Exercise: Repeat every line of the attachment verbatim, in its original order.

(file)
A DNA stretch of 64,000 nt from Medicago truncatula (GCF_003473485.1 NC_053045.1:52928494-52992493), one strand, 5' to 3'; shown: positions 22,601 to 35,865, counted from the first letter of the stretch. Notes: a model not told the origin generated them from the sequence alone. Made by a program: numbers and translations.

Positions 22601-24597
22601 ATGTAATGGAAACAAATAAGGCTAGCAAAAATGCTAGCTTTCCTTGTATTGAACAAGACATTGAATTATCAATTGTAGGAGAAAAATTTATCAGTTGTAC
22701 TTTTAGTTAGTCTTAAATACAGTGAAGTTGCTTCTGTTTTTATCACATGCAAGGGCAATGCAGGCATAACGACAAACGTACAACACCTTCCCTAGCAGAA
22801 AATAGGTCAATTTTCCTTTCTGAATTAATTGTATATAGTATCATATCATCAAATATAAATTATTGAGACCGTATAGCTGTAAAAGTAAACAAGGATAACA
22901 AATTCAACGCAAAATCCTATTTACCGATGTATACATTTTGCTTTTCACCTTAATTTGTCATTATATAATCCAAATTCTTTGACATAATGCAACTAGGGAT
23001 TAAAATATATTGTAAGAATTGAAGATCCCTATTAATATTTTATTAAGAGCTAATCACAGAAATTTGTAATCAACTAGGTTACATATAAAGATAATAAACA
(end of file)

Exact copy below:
A DNA stretch of 64,000 nt from Medicago truncatula (GCF_003473485.1 NC_053045.1:52928494-52992493), one strand, 5' to 3'; shown: positions 22,601 to 35,865, counted from the first letter of the stretch. Notes: a model not told the origin generated them from the sequence alone. Made by a program: numbers and translations.

Positions 22601-24597
22601 ATGTAATGGAAACAAATAAGGCTAGCAAAAATGCTAGCTTTCCTTGTATTGAACAAGACATTGAATTATCAATTGTAGGAGAAAAATTTATCAGTTGTAC
22701 TTTTAGTTAGTCTTAAATACAGTGAAGTTGCTTCTGTTTTTATCACATGCAAGGGCAATGCAGGCATAACGACAAACGTACAACACCTTCCCTAGCAGAA
22801 AATAGGTCAATTTTCCTTTCTGAATTAATTGTATATAGTATCATATCATCAAATATAAATTATTGAGACCGTATAGCTGTAAAAGTAAACAAGGATAACA
22901 AATTCAACGCAAAATCCTATTTACCGATGTATACATTTTGCTTTTCACCTTAATTTGTCATTATATAATCCAAATTCTTTGACATAATGCAACTAGGGAT
23001 TAAAATATATTGTAAGAATTGAAGATCCCTATTAATATTTTATTAAGAGCTAATCACAGAAATTTGTAATCAACTAGGTTACATATAAAGATAATAAACA